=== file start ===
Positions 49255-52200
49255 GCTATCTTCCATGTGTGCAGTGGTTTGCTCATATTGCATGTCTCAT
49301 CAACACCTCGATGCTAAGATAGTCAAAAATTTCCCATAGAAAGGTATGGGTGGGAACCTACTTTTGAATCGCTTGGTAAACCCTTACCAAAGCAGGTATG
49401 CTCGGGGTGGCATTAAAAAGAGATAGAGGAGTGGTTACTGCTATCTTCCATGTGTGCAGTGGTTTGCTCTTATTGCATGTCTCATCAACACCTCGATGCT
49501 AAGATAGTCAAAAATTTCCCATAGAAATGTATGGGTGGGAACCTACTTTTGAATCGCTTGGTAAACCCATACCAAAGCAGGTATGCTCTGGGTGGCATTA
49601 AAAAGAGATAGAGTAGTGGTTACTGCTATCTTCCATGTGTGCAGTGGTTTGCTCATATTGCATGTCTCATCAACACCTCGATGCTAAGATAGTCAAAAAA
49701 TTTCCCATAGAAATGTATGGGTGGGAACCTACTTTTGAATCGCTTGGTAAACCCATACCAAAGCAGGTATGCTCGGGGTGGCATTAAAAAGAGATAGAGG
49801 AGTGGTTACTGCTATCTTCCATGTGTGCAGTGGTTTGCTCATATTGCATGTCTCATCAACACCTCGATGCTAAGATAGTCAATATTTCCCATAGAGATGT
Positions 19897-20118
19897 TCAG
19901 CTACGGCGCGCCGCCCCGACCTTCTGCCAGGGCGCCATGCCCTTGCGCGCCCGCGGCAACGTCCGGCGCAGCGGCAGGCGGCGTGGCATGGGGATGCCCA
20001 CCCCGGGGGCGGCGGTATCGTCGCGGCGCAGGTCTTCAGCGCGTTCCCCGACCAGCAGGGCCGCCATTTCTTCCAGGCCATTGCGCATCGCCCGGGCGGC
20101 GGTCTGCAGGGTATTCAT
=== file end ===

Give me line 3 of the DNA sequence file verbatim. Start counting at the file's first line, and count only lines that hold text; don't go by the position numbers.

49301 CAACACCTCGATGCTAAGATAGTCAAAAATTTCCCATAGAAAGGTATGGGTGGGAACCTACTTTTGAATCGCTTGGTAAACCCTTACCAAAGCAGGTATG